Academic journal article Law, Social Justice and Global Development Journal

Developing Country Perspectives on Automatic Exchange of Tax Information

Academic journal article Law, Social Justice and Global Development Journal

Developing Country Perspectives on Automatic Exchange of Tax Information

Article excerpt

In April 2013, the G20 (1) made a major policy shift in international taxation by endorsing automatic exchange of information as a next global standard for tax information exchanges between states (Communique 2013, para.14). In September 2013, the G20 Leaders expressed their interest in working with the OECD to develop a new multilateral framework on automatic exchange of information and to present a new single standard in early 2014 (G20 Leaders' Declaration 2013, para.51). Within months, the OECD issued a report, which sets out the concrete steps to be undertaken to realize the new global standard (OECD 2013). In February 2014, the OECD introduced the standard entitled "Standard for automatic exchange of financial account information on tax matters" (OECD 2014). In the meantime, the 20 Leaders asked the Global Forum on Transparency and Exchange of Information for Tax Purposes to establish a mechanism to monitor and review the implementation of the new global standard on automatic exchange of information.

The Standard essentially requires financial institutions to take on the role of tax/information agents with respect to non-resident account-holders and in relation to these account-holders' countries of residence. The standard requires financial institutions in participating countries to report information on financial accounts held by non-resident individuals and entities to their local tax authorities on a regular basis. The tax authorities then securely transmit this information to these individuals and entities' countries of residence. Based on the information received, it is then possible for the residence country to verify whether its resident taxpayers have reported their income earned through offshore financial accounts.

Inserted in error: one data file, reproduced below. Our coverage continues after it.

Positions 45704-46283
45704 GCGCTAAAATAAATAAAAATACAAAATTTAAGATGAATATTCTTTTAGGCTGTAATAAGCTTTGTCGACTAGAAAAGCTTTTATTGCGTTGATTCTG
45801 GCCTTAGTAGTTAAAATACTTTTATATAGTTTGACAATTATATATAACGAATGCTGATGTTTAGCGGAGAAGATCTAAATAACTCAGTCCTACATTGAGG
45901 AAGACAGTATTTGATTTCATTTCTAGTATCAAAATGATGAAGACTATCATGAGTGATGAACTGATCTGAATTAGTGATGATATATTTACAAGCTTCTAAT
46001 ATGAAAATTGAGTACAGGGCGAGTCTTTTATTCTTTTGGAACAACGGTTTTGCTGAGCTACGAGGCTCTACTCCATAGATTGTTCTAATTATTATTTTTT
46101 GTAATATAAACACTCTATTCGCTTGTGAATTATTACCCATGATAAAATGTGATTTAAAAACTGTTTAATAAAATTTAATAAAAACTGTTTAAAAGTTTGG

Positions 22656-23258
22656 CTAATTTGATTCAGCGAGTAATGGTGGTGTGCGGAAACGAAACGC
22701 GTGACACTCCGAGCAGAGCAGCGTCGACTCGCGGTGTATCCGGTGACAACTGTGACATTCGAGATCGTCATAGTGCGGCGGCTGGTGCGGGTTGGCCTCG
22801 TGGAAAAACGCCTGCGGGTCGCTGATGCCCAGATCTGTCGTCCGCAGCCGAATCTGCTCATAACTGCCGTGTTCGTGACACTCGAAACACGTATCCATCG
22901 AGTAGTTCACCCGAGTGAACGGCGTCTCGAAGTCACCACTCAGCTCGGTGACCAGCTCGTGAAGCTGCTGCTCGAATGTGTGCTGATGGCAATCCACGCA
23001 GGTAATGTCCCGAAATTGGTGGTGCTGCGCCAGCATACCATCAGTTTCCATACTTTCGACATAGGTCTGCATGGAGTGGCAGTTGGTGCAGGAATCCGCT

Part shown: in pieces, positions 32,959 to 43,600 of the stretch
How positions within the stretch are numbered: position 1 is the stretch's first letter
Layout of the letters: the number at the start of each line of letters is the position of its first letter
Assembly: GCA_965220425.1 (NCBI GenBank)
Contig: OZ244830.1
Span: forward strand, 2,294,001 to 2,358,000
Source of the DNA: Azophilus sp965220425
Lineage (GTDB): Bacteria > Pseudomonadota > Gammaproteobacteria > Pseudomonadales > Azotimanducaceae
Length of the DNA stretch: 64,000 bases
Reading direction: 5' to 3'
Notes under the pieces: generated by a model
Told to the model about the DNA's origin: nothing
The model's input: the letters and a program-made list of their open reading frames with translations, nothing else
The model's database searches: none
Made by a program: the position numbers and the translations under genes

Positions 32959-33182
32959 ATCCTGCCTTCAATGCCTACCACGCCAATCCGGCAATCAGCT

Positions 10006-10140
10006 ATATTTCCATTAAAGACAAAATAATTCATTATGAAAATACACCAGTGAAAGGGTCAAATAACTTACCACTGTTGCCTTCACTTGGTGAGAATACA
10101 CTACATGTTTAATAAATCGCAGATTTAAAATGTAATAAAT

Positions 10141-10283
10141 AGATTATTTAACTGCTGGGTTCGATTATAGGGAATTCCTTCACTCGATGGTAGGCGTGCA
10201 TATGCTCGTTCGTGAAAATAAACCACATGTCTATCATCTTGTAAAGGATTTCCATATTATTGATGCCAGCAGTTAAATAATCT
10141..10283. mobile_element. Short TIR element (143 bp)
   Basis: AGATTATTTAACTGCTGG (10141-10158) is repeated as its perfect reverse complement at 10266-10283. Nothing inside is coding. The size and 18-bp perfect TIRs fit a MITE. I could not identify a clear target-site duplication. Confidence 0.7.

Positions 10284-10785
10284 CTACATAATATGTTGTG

The new standard will complement the earlier international tax rules on information exchange "upon request", attempting to address its many limitations (OECD 2009; OECD 2006, para.5). Overall, the new system attempts to address a long-endured problem in international taxation (i.e. offshore tax evasion) and help the states to better enforce their tax laws on the foreign-source income of their residents.

In 29 October 2014, soon after the OECD had introduced the rules of the standard, the representatives of over 51 jurisdictions came together in Berlin to sign a multilateral agreement, the Multilateral Competent Authority Agreement (MCAA), designed to implement the standard (OECD, MCAA 2014). This agreement marks one of the very few multilateral agreements that exist in the field of taxation. The signatory parties pledged to work together towards implementation of the standard by 2017, with the first international automatic exchanges to take place in 2017 (Global Forum, MCAA Signatories 2015).

Of the 140 developing countries around the world, only half a dozen have signed the MCAA (Global Forum, MCAA Signatories 2015). Surprisingly, even the BRIC countries: Brazil, China, India, and Russia, were missing in the signatory list. Further, only a small number of developing countries among another 42 jurisdictions are yet to sign the agreement, but have committed to join the regime by 2018 (Global Forum, Status of Commitments 2015).

This raises an important question: does the emerging international automatic exchange of information regime have anything to offer the developing world? This paper explores and analyses the automatic exchange of information system from the developing country perspective. It also studies the risks of not involving developing countries and the challenges and obstacles that developing countries may confront when participating in the system. Finally, it proposes some options to resolve these challenges.

1.1 Concept and purposes of automatic exchange of tax information

International automatic exchange of tax information generally involves a systematic and periodic transmission of a bulk of tax-relevant information of non-resident taxpayers by tax authorities of one country to the tax authorities of another country where these taxpayers reside (OECD 2012, p. …

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